Notes on the Program
by Malcolm J. Merriweather
On the eve of a presidential election, We Remember honors two outstanding stewards of humanity: President John F. Kennedy and Dr. Martin Luther King, Jr. Settings of ancient hymns, William Shakespeare, Walt Whitman, contemporary poet Jamie McKenzie, as well as Mozart’s treatment of the missa defunctorum, converge to commemorate the glorious contributions of these two men to the United States of America—and the poignancy of their deaths.
Take Him, Earth was commissioned for the national conference of the American Choral Directors Association in Dallas, Texas, in 2013. The work honors President John F. Kennedy and commemorates the 50th anniversary of his tragic assassination. Composer Steven Stucky describes how he found texts for this tribute:
…I assembled a group of texts that are associated with him in some way, but that also stand alone as a more general eulogy. As a refrain, there are a few lines from the early Christian burial hymn that begins ‘Take him, Earth, for cherishing’—lines that were earlier set to music by Herbert Howells in his classic motet commissioned for Kennedy’s memorial service in 1963. The lines of Aeschylus “Drop, drop — in our sleep, upon the heart sorrow falls” from Agamemnon were quoted by Robert F. Kennedy upon the death of Dr. Martin Luther King in April 1968. The celebrated “When he shall die, cut him out in little stars” from Act III of Shakespeare’s Romeo and Juliet was cited by RFK a few months after his brother’s murder.
Stucky, who succumbed to brain cancer on February 14, 2016, links each text with instrumental interludes and illumines their meaning through passion-filled bitonality. Canons, ostinati, and the ceremonial bugle of the French horn combine with the choral texture to reflect on the grim fate of JFK. We remember President Kennedy.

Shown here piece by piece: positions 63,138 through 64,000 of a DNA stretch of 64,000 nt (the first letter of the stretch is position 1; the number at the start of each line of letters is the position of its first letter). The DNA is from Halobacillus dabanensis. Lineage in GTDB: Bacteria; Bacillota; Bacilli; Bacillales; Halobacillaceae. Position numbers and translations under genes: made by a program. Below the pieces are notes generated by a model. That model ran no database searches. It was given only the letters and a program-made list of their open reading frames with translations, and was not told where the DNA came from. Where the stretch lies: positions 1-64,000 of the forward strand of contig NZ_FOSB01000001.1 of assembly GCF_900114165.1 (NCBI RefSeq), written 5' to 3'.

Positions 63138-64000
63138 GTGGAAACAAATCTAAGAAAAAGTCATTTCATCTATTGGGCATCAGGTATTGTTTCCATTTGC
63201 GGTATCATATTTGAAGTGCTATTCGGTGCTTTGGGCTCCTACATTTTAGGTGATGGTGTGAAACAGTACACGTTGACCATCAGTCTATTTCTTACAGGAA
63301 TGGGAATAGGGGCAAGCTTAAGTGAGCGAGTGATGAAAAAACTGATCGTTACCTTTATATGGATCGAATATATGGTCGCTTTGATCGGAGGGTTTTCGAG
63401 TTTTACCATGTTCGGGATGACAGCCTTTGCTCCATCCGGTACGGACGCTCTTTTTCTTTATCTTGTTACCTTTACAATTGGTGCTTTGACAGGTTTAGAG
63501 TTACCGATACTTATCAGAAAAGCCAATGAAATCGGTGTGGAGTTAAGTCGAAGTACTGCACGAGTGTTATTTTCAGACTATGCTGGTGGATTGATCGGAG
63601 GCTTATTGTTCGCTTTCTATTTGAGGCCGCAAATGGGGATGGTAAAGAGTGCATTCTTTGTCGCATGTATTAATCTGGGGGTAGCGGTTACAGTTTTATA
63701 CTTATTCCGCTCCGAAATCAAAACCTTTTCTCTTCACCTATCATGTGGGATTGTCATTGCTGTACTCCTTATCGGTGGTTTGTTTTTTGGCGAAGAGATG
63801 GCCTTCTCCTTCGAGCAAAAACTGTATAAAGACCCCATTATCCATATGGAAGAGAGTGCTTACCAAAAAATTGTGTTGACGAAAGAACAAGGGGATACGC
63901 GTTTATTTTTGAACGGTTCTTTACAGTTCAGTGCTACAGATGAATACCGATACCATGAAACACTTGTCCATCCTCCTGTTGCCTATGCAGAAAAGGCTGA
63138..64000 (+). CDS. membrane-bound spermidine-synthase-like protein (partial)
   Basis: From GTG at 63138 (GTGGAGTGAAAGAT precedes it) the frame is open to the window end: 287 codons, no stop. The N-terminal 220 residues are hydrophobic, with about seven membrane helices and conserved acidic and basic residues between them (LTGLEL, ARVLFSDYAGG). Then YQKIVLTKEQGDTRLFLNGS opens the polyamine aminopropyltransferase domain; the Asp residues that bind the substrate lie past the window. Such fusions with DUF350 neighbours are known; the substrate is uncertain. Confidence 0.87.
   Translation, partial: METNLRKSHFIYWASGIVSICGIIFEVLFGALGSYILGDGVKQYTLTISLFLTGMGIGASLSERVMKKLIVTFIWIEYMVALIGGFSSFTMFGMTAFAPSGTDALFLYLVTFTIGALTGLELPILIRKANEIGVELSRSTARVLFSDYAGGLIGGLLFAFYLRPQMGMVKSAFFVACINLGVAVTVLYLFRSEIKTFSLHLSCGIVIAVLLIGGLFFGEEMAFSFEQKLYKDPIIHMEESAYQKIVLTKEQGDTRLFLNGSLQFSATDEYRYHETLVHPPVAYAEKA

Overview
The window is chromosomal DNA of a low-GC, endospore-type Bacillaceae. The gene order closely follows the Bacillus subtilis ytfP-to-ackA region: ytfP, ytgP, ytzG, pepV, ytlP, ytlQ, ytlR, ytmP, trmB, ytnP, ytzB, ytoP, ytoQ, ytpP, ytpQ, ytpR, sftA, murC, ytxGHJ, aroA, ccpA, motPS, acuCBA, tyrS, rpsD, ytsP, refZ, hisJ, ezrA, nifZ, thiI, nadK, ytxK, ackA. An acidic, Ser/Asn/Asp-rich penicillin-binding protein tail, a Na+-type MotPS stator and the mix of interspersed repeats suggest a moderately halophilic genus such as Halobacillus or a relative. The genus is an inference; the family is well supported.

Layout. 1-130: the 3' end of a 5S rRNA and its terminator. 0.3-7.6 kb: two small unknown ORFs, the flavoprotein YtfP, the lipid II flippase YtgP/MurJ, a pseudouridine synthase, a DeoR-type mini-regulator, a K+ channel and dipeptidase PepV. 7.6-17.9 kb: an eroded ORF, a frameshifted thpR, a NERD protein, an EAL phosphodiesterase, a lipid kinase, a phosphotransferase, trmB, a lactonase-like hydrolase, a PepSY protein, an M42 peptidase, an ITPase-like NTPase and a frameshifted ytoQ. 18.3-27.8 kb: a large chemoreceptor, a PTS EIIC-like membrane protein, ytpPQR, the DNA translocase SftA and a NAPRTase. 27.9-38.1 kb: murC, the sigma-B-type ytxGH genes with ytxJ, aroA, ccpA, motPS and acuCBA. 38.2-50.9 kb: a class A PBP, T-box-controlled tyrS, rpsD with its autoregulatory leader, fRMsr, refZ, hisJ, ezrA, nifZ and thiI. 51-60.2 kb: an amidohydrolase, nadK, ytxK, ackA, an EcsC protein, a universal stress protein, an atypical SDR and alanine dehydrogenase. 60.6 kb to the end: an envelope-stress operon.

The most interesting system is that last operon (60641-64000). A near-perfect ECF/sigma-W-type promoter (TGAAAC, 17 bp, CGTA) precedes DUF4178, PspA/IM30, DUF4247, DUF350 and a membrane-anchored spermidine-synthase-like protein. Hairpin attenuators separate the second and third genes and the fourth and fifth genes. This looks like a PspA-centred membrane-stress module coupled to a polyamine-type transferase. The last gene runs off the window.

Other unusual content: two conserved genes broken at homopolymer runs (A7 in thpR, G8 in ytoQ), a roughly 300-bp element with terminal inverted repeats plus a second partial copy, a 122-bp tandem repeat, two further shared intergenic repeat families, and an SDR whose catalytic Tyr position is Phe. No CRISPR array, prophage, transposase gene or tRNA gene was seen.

Stucky’s a cappella piece, “Whispers” incorporates fragments of William Byrd’s motet, “Ave verum corpus,” amidst his own setting of Whitman’s poem “Whispers of Heavenly Death” (1886).
David Hurd’s In Honor of Martin was commissioned by Rejoicensemble and dedicated to Carl MaultsBy in 2005. Originally conceived as a work for a quintet of soloists, piano, string bass, and percussion, the five-movement work received its choral premiere last March with the West Village Chorale. This evening we present the premiere of the orchestrated version.
Through music, In Honor of Martin synthesizes King’s great dream of black and white, Jew and Gentile joining hands. The opening and closing texts are drawn from the Book of Wisdom, and the remaining texts crafted from Jamie McKenzie’s commemorative poem “Standing Tall.” Idiomatically, the piece combines elements of jazz, graceful melodic figures, and a thought-provoking approach to form. The first movement delivers the Biblical text from the Book of Wisdom as a gentle prelude to the tumultuous content of the second movement, in which raucous passages like “When the driver told Rosa / ‘Move to the back of the bus!’” are set to parallel quartal harmonies that embody the tension that led to civil disobedience during the civil rights movement. Disorder and violence are portrayed in the third movement by a jarring 5/4 meter, with the piano incessantly emphasizing beats one, three, and five. The pillar of the fourth movement is an eight-bar ground bass that supports three vocal motifs. Each motif is woven in canon until the unaccompanied choir announces “. . .Until Standing on the mountain top / They shot him / Coldly.” The ground bass resumes, and the choir laments the death of a martyr. Alluding to musical material used in the second movement, the final movement is an epitaph that proudly proclaims, “this King / even in death / even today / stands strong stands proud / stands tall / And we remember.” We remember Dr. King.
Mozart’s Requiem is one of the most beloved pieces of the symphonic choral repertoire. We remember Mozart, who met his demise while composing this great masterwork. We perform a version by Franz Beyer that retains the architecture of the well-known version by Franz Xaver Süßmayr but revises aspects of the vocal parts and orchestration long considered the awkward writing mistakes of the inexperienced, then 25-year-old Süßmayr. The Dessoff Choirs last performed the Requiem days after the tragedies of September 11, 2001, under the baton of Kent Tritle, Dessoff’s sixth music director. The grandeur of the Requiem provides a fitting close to this evening, as we not only remember JFK and MLK, but the people close to our hearts who have passed before us. We Remember.
© Malcolm J. Merriweather, 2016